Four Ways to Deal With Bad Car Smells

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Top Four Ways to Fix Bad Car Smells

dealing with bad car smells
Fix that bad car smell before it gets out of hand. Flynn Larsen / Collection Mix / Getty

Dealing with baked-in bad car smells can be a long and arduous process. First, you have to figure out why you car stinks, and then you have to fix the problem. In the case of smells caused by mechanical issues, that may be the end of it. But in many cases, especially when the offensive odor has had time to really seep into every nook and cranny in your passenger compartment, you’ll be left with a car that still reeks.

There are a number of different methods that can be useful in purging a bad odor once the source of the smell has been dealt with, so it’s usually a good idea to start with the basics and go from there.

Here are four of the best ways to get rid of a bad car smell.

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Break Out the Shop Vac

vacuum bad car smell
Vacuuming can help get smells out of carpet and upholstery. Alan Thornton / Stone / Getty

Believe it or not, vacuuming is a great way to get rid of a lot of different bad car smells. It may not do the trick all by itself, but it is a great place to start.

If you have a shop vacuum or a powerful portable unit, then you’re set. If you don’t, then you’ll want to look for a repair shop, gas station, or car wash that has a vacuum that you can use. You’ll then need to go over both the carpeting and upholstery, being careful to hit every square inch.

Vacuuming often does the trick, but particularly stubborn odors may call for steam cleaning. Or you can move on to one of the other methods and leave the steam cleaning for later.

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Absorb and Neutralize the Smell

baking soda bad car smell
Baking soda can soak up odors in your car just as well as in a fridge. Tom Kelley / Archive Photos / Getty

Lingering odors that just seem to hang in the air, even after you’ve vacuumed the carpet and upholstery, can often be absorbed or neutralized by charcoal, baking soda, or a variety of commercial products that are specifically designed for this purpose.

Charcoal is a type of carbon that has a very large surface area in relationship to its size, which allows it to absorb odors on the molecular level. This occurs via something called the van der Waals force, which is the same phenomenon that allows animals like spiders and geckos to walk up walls.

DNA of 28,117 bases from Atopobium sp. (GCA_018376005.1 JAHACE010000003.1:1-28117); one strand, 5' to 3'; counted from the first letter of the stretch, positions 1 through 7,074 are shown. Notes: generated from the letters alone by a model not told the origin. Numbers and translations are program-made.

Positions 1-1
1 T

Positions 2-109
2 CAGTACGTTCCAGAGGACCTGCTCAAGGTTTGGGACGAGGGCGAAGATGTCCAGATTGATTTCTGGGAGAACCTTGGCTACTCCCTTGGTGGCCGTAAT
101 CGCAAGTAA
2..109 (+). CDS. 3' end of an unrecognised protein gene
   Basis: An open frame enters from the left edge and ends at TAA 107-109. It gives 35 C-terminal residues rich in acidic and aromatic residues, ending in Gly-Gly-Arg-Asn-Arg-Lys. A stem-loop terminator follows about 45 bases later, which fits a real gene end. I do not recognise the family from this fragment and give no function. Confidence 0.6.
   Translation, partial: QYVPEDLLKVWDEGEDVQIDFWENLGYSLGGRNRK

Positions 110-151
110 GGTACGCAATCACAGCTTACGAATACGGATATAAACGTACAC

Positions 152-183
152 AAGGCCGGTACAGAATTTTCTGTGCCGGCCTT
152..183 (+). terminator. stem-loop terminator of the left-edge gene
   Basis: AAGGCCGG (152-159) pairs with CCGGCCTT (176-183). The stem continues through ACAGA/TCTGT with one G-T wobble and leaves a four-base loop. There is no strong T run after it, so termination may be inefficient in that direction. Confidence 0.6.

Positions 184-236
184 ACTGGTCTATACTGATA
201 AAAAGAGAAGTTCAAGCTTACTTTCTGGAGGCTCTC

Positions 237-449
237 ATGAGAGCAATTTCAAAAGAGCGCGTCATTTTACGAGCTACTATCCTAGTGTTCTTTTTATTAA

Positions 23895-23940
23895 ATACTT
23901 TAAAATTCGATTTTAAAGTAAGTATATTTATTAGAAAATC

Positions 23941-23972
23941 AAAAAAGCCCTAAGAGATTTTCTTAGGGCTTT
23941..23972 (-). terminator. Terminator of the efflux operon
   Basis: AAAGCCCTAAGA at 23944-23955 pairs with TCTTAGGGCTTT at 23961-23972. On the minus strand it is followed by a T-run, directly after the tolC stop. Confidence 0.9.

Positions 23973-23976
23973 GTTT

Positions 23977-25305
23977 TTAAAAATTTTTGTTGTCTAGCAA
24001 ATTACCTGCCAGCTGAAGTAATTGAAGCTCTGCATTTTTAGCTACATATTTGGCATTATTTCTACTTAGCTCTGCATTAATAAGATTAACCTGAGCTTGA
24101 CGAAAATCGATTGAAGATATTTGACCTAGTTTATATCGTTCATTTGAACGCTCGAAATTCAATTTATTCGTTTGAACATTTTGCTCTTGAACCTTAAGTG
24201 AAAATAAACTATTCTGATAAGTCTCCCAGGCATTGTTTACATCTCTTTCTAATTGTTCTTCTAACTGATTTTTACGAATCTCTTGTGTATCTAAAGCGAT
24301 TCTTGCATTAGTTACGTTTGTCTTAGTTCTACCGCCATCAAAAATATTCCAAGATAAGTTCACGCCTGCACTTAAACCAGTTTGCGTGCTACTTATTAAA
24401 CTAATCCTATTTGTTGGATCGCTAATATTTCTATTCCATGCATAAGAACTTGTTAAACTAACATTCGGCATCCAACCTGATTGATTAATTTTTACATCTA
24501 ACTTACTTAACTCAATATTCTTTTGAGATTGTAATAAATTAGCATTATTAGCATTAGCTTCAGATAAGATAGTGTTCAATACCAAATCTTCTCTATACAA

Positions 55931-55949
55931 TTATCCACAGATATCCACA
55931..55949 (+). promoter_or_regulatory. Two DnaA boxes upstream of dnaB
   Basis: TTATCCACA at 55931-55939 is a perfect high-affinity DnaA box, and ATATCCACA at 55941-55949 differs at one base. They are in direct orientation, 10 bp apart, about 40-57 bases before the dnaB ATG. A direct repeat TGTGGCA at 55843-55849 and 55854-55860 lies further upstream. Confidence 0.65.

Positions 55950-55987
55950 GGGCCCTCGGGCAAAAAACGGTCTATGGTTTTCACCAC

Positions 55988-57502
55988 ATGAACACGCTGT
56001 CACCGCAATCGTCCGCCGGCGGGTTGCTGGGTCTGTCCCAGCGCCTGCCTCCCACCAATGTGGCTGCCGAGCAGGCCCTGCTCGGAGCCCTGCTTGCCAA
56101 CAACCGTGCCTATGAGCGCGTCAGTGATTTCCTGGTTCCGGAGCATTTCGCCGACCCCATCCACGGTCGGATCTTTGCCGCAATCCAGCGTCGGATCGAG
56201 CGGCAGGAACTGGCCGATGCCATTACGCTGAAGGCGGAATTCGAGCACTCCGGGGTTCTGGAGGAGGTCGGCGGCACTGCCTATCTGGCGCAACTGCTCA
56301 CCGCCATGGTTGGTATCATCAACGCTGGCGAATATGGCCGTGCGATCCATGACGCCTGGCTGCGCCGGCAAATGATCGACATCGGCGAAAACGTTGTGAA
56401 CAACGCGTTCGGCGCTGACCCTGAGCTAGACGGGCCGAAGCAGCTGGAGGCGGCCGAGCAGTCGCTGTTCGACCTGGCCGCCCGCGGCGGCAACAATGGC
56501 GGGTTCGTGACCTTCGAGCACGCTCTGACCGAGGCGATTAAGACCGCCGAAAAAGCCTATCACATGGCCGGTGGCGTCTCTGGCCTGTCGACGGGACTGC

If you’re feeling frugal, you can set a few pieces of regular old barbecue charcoal in your car and leave them there for a while. Or you can buy a commercial charcoal odor removal product that is specifically designed for this purpose.

Baking soda is also good at removing odors, which is why people like to keep an open box of the stuff in their fridge. Rather than just leaving a box of baking soda in your car, though, you’ll want to sprinkle it on smelly carpet, leave it to set for a while, and then vacuum it up.

Other products that are designed to knock out bad odors in your house, like odor-neutralizing sprays and odor-absorbing gels, can also do the same job in your car.

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Use An Air Purifier or Ion Generator

car air purifier bad car smell
Air filters, purifiers and ionizers can help knock out smells, especially in conjunction with other methods. Photo ephemera / Moment / Getty

Car-sized air purifiers and ion generators typically don’t have the power necessary to tackle really persistent odors, but there are situations where they work well. If charcoal and baking soda don’t do the trick, you may want to look into your car air purifier options.

While car air purifiers and ion generators don't always work, there are situations where the right one might do the trick.

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Take it to a Professional

professional bad car smell
When all else fails, take it to a professional. Westend61 / Getty

The best way to knock out some persistent odors, like smoke and mildew, is ozone. However, it’s important to note that so-called “ozone generating” air purifiers and filters you can buy for home use aren’t up to the task.

In fact, the EPA has actually warned that using air filters that generate ozone can present a literal hazard to your health.

Ozone is great when it's in the upper atmosphere, protecting us from ultraviolet rays. Down here closer to the ground, it's a different story. The fact is that ozone is actually toxic, and exposing yourself to the levels that are required to effectively counteract stubborn odors would be very dangerous.

So while ozone generators are available to the public, you may want to look for a professional who has experience knocking out stubborn car smells with ozone. 

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